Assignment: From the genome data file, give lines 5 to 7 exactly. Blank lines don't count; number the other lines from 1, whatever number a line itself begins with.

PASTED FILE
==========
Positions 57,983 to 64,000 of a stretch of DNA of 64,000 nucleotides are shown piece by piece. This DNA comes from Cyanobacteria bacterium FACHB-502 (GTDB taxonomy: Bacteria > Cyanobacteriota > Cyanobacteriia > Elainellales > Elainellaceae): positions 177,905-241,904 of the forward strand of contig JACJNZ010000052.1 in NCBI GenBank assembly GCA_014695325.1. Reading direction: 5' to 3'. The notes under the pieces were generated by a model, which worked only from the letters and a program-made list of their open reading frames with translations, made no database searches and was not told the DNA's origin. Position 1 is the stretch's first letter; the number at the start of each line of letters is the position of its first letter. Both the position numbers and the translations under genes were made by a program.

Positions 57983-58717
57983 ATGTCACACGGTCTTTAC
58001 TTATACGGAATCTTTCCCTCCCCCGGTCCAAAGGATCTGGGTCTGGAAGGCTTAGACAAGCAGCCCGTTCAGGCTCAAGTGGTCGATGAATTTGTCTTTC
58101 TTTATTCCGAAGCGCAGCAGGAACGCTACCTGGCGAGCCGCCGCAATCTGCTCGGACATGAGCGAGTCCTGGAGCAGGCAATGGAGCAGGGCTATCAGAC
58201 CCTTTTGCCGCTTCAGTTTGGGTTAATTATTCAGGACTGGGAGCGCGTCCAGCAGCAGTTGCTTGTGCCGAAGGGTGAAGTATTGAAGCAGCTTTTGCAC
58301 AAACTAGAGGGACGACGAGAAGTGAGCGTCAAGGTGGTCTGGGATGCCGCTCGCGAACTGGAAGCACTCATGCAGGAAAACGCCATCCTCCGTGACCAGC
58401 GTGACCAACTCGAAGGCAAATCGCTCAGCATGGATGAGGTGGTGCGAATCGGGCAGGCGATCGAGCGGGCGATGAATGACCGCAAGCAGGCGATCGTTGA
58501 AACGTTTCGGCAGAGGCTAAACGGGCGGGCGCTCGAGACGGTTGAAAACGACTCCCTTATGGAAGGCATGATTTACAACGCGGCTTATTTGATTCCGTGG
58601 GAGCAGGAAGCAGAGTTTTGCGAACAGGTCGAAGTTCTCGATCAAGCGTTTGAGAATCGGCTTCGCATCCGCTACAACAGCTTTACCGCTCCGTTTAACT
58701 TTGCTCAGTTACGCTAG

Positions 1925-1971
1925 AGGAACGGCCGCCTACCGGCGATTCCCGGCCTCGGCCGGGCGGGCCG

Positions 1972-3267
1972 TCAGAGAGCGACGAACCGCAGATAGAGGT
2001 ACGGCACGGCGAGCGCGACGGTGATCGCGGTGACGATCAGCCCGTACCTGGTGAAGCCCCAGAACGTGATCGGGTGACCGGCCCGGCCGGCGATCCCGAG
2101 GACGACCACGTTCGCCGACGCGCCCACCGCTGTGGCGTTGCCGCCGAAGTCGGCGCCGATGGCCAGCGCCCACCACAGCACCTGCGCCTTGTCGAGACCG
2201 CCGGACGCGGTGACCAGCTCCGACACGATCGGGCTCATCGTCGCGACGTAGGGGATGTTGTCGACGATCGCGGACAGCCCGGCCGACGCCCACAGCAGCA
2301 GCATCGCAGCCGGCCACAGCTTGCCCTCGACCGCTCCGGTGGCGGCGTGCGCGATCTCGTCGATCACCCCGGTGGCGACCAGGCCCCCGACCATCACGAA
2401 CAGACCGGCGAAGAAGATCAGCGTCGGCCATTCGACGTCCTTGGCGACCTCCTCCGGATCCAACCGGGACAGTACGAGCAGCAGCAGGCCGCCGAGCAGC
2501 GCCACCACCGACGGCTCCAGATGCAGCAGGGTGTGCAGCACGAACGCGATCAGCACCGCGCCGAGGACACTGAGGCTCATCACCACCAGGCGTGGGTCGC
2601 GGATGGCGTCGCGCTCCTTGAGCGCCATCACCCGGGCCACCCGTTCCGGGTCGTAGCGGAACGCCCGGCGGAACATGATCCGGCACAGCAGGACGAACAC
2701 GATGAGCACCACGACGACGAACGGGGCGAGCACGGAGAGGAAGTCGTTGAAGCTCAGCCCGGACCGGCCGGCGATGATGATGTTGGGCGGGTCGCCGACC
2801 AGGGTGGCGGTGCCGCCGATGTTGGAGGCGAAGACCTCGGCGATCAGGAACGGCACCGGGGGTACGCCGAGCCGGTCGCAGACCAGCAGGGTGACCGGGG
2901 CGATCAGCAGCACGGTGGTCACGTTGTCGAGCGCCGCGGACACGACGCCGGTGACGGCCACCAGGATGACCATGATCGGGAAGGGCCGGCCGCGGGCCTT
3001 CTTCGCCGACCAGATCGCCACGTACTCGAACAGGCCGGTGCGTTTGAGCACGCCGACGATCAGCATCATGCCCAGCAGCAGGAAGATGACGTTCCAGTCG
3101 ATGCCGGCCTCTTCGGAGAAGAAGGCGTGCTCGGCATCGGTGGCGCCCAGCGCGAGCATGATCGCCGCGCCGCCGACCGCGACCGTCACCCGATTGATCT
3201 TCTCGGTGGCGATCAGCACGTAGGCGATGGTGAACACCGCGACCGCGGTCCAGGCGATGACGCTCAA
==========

58101 TTTATTCCGAAGCGCAGCAGGAACGCTACCTGGCGAGCCGCCGCAATCTGCTCGGACATGAGCGAGTCCTGGAGCAGGCAATGGAGCAGGGCTATCAGAC
58201 CCTTTTGCCGCTTCAGTTTGGGTTAATTATTCAGGACTGGGAGCGCGTCCAGCAGCAGTTGCTTGTGCCGAAGGGTGAAGTATTGAAGCAGCTTTTGCAC
58301 AAACTAGAGGGACGACGAGAAGTGAGCGTCAAGGTGGTCTGGGATGCCGCTCGCGAACTGGAAGCACTCATGCAGGAAAACGCCATCCTCCGTGACCAGC